Anti-vaccination statements spread faster on Twitter than pro-vaccination statements

A team of Penn State University researchers recently found that anti-vaccination sentiments spread more easily than pro-vaccination sentiments and the results could help health officials improve strategies for vaccination awareness campaigns.

Marcel Salathé, an assistant professor of biology at Penn State, and his colleagues amassed all tweets and vaccination-related phrases and keywords related to the 2009 H1N1 pandemic and asked Penn State students to rate a random subset of the tweets as positive, negative, neutral or irrelevant. The team used the students' ratings to create a computer algorithm to rate 318,379 tweets about the H1N1 vaccine.

The team found that exposure to negative sentiment was much more contagious than positive sentiment.

"Cause and effect are difficult to unravel in data such as these, so we can only speculate about why we saw this happen," Salathé said. "Whatever the reason, the observation is troubling because it suggests that negative opinions on vaccination may spread more easily than positive opinions."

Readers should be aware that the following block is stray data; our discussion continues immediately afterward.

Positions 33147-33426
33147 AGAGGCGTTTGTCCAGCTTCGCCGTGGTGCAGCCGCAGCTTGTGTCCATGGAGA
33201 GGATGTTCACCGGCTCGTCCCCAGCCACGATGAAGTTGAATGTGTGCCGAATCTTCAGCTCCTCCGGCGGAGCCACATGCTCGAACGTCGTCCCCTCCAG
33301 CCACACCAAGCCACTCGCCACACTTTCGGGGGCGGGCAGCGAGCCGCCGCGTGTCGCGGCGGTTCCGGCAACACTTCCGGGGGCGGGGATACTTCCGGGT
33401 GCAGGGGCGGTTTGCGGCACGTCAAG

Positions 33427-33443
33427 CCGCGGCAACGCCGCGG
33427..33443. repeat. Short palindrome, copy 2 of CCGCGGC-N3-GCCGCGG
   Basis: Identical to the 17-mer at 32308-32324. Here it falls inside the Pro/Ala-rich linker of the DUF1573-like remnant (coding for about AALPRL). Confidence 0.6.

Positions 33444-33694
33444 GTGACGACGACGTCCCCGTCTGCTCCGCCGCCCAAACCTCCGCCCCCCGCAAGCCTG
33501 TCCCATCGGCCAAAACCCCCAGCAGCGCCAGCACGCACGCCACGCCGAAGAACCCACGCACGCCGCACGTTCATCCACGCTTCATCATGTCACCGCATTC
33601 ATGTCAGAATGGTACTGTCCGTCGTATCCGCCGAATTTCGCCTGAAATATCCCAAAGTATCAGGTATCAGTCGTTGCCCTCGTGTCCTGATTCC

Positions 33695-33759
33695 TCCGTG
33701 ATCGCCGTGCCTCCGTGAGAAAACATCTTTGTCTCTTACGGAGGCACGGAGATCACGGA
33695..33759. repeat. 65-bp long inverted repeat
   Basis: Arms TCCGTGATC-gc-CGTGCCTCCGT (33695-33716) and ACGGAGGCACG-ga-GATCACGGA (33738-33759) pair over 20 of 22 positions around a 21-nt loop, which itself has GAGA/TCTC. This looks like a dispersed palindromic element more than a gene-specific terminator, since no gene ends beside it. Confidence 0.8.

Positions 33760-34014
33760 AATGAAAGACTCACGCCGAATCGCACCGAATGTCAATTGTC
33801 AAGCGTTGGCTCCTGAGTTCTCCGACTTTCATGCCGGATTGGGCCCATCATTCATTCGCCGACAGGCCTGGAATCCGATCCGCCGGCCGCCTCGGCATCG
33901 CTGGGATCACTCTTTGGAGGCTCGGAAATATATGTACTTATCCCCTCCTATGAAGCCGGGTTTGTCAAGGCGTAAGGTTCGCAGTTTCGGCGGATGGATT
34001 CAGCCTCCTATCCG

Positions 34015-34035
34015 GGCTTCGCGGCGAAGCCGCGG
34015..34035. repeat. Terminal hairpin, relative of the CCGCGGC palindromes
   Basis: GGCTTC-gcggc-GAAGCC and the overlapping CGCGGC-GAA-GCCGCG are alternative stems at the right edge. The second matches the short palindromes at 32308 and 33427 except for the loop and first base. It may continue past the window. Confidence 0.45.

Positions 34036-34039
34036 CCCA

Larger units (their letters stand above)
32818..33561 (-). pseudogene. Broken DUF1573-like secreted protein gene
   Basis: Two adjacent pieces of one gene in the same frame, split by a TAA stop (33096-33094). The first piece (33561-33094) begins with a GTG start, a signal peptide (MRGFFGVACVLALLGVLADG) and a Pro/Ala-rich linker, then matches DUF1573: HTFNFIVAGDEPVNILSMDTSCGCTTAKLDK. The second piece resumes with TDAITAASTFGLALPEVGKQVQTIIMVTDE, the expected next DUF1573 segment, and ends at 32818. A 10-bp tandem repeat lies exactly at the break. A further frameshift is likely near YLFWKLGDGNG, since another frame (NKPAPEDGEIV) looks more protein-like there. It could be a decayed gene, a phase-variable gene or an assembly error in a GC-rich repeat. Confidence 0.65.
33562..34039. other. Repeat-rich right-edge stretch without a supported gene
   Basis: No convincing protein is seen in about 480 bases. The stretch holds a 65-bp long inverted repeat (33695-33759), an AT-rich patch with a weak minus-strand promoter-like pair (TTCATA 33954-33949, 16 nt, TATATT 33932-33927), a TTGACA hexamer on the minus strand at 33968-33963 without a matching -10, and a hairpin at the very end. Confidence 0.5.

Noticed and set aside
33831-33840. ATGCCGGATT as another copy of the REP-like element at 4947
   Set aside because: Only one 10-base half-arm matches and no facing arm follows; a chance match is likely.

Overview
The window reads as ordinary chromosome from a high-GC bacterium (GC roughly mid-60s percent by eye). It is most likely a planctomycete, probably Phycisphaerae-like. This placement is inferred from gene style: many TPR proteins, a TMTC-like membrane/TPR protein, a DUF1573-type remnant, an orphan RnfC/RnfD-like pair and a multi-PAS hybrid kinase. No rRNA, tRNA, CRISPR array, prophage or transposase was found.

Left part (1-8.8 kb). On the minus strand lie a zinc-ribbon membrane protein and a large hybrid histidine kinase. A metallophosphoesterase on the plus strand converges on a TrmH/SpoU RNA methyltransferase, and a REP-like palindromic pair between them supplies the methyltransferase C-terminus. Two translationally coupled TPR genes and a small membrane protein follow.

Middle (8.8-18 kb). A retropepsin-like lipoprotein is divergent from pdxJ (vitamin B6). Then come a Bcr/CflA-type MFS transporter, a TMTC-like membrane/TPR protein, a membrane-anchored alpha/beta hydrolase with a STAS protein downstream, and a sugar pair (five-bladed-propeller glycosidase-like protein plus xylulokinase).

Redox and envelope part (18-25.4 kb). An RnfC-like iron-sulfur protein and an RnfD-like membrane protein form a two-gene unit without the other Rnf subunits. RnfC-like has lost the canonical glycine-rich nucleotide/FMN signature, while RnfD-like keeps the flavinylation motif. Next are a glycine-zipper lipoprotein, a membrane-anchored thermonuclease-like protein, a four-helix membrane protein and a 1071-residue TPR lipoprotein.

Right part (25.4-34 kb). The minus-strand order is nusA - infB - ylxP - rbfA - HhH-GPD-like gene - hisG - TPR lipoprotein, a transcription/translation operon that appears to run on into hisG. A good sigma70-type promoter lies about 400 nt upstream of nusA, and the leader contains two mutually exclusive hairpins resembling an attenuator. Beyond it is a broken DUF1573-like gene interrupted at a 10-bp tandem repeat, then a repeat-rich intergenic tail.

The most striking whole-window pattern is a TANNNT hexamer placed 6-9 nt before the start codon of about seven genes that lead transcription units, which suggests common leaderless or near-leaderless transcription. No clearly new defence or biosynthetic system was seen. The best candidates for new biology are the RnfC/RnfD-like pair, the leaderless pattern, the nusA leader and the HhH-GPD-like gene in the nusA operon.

The team also found that Twitter users with more reciprocal relationships on the social networking platform and a negative sentiment about the vaccine tended to tweet more opinions about the vaccine. Users with pro-vaccine sentiments did not encourage others to tweet additional positive sentiments.

Salathé's team also found that pro-vaccine messages tended to backfire.

"Not surprisingly, we found that a high volume of negative tweets seemed to encourage people to tweet more negatively," Salathé said. "But strangely, a high volume of positive tweets seemed to encourage people to tweet more negatively, too. In other words, pro-vaccine messages seemed to backfire when enough of them were received."

Salathé said the study could help public health officials to create more effective pro-vaccine campaigns in the future.

"While some of our results from the H1N1 study may seem frustrating, there are silver linings," Salathé said. "First, we have a tried-and-true way to track and analyze the wealth of data out there on Twitter. Second, further studies may reveal why positive messages seem to encourage negative tweeting; perhaps there's something about the manner in which the message is being conveyed. For example, public health officials could use that information to send positive messages in a way that would be more likely to have the intended effect."

Salathé plans to design additional Twitter studies to test if the same pattern holds true for other vaccines, dieting, exercising and antibiotic usage.

The results of the study were published in EPJ Data Science.